I have Ubuntu installed in Virtualbox. I want to mount my VirtualBox shared folder in Ubuntu automatically when I log in Ubuntu. I put the following line in my ~./bashrc and ~/.bash_profile:

sudo mount -t vboxsf windows_share /media/windows_share

where windows_share is the name I created with Virtualbox. But everytime I start my Ubuntu, it asks me for passwd since it needs sudo. Is there anyway to automatically mount Windows share without entering password every time I log in?

up vote 91 down vote accepted

To always mount a Virtual Box "shared folder" on booting an Ubuntu guest we have two options. It is up to personal preference which option works best in our setting.

1. Mount with fstab

To mount a shared folder using the vboxsf filesystem provided with Guest Additions we first need to make sure prerequisites are met. Then we may put the following line in our etc/fstab file:

<name_of_share>   /path/to/mountpoint   vboxsf   <options>  0   0

Replace name_of_share and /path/to/mountpoint with your individual setup (the directory for the mountpoint has to be created first). See the manpage for mount <options>. One possibility is to mount with defaults, or to give specific mount options (e.g. rw, suid, exec, auto, users).

On some systems the vboxsf kernel module is not yet loaded at the time fstab is read on boot. It may then help to append the vboxsf kernel module to /etc/modules.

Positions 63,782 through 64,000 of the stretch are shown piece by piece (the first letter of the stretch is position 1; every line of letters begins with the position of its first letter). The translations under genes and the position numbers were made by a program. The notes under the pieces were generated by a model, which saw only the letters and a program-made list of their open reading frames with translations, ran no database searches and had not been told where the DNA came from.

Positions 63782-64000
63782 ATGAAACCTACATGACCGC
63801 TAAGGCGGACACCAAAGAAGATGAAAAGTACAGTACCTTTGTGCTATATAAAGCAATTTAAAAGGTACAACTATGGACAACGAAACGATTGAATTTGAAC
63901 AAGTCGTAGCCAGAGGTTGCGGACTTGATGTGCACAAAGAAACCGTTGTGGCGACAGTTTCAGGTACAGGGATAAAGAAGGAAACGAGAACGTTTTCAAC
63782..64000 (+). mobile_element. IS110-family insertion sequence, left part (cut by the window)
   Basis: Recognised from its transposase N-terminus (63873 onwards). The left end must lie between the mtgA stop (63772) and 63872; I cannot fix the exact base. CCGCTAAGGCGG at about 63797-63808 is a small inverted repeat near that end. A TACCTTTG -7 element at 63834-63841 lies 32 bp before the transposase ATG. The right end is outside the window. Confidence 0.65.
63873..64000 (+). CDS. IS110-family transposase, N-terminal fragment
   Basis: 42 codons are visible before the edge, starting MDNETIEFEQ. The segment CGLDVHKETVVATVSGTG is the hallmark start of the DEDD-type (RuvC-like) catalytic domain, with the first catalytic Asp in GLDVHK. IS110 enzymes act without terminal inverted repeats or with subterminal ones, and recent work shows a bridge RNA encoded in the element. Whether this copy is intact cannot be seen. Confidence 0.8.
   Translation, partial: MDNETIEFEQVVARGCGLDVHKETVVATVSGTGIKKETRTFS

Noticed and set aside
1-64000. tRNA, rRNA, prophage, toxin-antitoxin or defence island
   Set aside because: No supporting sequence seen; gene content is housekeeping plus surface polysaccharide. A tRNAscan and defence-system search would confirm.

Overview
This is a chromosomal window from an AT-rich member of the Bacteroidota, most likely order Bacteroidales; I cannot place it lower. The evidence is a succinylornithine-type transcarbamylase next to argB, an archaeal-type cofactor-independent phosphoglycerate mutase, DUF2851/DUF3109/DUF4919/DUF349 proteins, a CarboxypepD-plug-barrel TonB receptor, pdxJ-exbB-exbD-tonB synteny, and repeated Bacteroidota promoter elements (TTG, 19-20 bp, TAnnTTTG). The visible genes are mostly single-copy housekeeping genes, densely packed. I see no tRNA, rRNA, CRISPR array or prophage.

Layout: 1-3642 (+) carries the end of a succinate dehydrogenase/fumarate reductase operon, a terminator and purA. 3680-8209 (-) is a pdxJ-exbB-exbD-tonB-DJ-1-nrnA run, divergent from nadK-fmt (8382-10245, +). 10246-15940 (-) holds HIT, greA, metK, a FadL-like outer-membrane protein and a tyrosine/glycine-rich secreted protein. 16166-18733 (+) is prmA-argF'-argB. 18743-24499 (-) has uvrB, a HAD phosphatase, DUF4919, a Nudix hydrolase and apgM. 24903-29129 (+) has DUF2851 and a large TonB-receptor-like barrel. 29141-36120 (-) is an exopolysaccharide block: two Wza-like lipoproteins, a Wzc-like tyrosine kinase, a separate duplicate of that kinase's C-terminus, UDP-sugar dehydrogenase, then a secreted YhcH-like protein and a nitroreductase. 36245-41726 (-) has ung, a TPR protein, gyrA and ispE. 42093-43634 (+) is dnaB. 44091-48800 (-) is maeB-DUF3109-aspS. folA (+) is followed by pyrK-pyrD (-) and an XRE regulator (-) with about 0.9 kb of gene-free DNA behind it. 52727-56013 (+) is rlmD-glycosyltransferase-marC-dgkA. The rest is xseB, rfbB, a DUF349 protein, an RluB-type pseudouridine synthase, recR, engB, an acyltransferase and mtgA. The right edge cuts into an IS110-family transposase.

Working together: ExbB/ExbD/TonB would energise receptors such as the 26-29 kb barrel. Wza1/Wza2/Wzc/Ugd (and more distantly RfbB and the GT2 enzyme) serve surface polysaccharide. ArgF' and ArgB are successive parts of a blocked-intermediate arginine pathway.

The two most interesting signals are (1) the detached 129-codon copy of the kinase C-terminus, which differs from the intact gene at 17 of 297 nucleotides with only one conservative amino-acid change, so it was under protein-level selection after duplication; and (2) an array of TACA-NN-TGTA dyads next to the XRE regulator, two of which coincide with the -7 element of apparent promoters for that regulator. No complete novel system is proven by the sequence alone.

Some systems may need option comment=systemd.automount in their fstab entry (source).

2. Mount with Virtual Box "automatic mounting":

In recent releases of Virtual Box we can also automatically mount shared folders on creation:

enter image description here

After a reboot of the guest this shared folder will be mounted to the guest directory /media/<username>/sf_<name_of_share> accessible to all users who had been made member of the group vboxsf.

  • 1
    How do you change the mount directory and mount prefix? Do you run some terminal commands in the HOST OS or the GUEST OS? – CMCDragonkai Jan 18 '14 at 12:12
  • 11
    This feature requires that the "virtualbox-guest-utils" service has started, and on Ubuntu 14.04 this service starts later than the filesystems are mounted. This is the reason for "device not found" error when mounting the shares through fstab – kolypto May 13 '14 at 14:58
  • 1